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Reflecting on Healthy Aging Month

With today’s aging population and in light of the recent COVID-19 pandemic, a lot of focus has been placed on ways to keep our seniors healthy. As people reach older adulthood, the healthy aging process looks different than it does for other adult populations. Today’s aging adult seems to have taken a greater interest in fitness and wellness than the generations before them, but there is more to aging successfully than just eating right and exercising. An important first step is recognizing that even though the body changes as it ages, disease and disability are not inevitable and that aging seniors can take proactive steps to live active healthy lives.

There are three areas that have previously been identified as being key factors in aging successfully: low probability of disease and disease-related disability, high cognitive and physical functional capacity, and active engagement in life (Rowe and Kahn, 1997). It is not uncommon to experience health issues later in life. Some of those issues can be prevented and some cannot. But the intensity of how much an illness or disease impacts our day-to-day function can influence their overall aging process.

There are active steps seniors can take to optimize their physical, cognitive, and social health as they age. It’s Important to make and keep appointments with medical professionals to manage medical issues as they arise and prevent others from occurring. Taking part in local wellness programs is an effective means in achieving good health and is a great way to meet other people. Physical limitations can sometimes prevent someone from remaining active and exercising. Their limitations can prevent the execution of daily activies such as getting washed and dressed or walking around their home or community. It’s important to address any underlying issues that may be causing this to happen. But it is also helpful to know that services are available to help seniors get the help they need to improve their physical health.

Optimizing cognitive health can be achieved by finding ways to keep the senses sharp and challenge thinking. Reading has long been established as an effective way of improving memory, decision-making skills, and sleep patterns. When reading fine print becomes difficult, large print books are helpful. With the use of devices such as iPads and Kindles, print font can be adjusted to better accommodate vision impairments. And if vison impairments become so severe that reading is no longer an option, audiobooks are available at local libraries and through electronic devices. Word puzzles, card games, Sudoku, board games, chess, computer games, listening to music, and playing a musical instrument are just a small sample of simple ways seniors can improve cognitive ability.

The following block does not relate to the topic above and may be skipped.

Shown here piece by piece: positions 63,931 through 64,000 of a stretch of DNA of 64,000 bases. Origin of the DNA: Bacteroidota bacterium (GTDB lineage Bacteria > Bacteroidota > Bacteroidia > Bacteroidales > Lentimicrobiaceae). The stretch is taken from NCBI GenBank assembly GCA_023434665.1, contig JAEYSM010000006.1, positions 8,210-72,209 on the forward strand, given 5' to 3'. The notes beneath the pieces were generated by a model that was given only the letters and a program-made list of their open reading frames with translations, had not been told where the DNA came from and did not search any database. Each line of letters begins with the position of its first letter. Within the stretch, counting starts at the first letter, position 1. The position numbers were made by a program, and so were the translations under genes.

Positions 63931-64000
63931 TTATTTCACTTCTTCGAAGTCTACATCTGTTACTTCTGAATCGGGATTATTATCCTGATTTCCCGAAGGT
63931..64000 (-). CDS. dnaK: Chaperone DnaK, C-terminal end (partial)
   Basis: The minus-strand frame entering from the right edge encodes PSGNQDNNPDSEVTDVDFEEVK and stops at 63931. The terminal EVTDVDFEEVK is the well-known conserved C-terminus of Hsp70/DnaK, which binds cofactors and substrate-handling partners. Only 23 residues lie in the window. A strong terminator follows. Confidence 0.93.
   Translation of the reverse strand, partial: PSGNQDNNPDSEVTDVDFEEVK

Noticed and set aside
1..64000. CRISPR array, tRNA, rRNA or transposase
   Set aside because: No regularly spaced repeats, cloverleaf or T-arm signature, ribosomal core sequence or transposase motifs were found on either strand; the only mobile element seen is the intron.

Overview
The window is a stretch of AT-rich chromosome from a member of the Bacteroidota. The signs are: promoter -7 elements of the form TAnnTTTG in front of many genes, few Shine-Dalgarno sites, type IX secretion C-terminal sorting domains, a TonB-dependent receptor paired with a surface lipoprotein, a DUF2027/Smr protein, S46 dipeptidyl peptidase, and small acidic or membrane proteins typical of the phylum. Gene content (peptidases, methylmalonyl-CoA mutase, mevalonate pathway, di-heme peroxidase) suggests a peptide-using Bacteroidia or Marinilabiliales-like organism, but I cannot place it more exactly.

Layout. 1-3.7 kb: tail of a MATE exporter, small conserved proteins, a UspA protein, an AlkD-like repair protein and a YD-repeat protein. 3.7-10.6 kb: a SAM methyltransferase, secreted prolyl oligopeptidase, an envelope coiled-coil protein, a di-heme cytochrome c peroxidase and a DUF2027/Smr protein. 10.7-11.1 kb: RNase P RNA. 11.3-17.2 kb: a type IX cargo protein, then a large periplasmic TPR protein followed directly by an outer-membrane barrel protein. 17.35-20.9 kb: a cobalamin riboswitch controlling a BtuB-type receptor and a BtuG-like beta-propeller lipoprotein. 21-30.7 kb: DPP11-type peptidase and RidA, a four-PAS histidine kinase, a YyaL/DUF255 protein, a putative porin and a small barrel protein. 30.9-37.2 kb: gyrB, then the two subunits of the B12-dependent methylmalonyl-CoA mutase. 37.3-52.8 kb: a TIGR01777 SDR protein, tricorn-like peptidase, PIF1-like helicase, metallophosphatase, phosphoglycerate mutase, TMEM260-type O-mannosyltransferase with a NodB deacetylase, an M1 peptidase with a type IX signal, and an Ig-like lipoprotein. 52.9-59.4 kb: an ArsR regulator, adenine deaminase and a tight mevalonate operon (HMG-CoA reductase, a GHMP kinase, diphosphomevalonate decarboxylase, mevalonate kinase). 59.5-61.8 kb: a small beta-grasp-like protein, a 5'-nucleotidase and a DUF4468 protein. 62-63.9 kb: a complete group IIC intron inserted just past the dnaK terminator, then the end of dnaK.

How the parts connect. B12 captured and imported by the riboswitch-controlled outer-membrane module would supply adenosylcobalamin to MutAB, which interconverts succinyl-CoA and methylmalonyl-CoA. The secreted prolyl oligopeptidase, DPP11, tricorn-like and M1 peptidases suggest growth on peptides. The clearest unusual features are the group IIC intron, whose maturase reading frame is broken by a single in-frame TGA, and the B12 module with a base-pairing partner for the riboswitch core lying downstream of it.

If one aspect has been impacted the most in recent times, it would be that socialization and interactions with others have taken turns in ways that could not have been predicted, especially in the older population. People of all ages need social interactions and personal relationships. But seniors especially thrive when they socially engage and interact with others, be it family, friends, or other members in their community. This does not imply that everyone needs a large social circle in order to achieve social or personal fulfillment. In fact, many people prefer the quality of their relationships over quantity as they age. Taking steps to avoid social isolation and loneliness and improve social connectivity can actually reduce the risk of dementia, heart disease, stress, and sleep disturbances. Seniors today may be apprehensive about returning to social activities and community events for fear of virus transmission in the wake of the COVID-19 pandemic. However, it is important to remember that we as humans are social beings and thrive when we actively engage with others. So, wear a mask if needed and try to plan outings at times when community volume is low if there is a concern. Many community centers have activities for people of all ages, and seniors are no exception. Reach out to these centers in nearby locations to see what services and activities are offered locally.

Some key points to remember are that being a senior or older adult does not mean that illness, disease, and deformity are inevitable. Taking proactive steps towards good physical and cognitive health and remaining active on whatever level possible can help to improve overall health and even improve lifespan.

Reference: Rowe, John W. MD, Kahn, Robert L., PhD., (1997). Successful aging. The Gerontologist, Vol 37, No 4, p 443-440.

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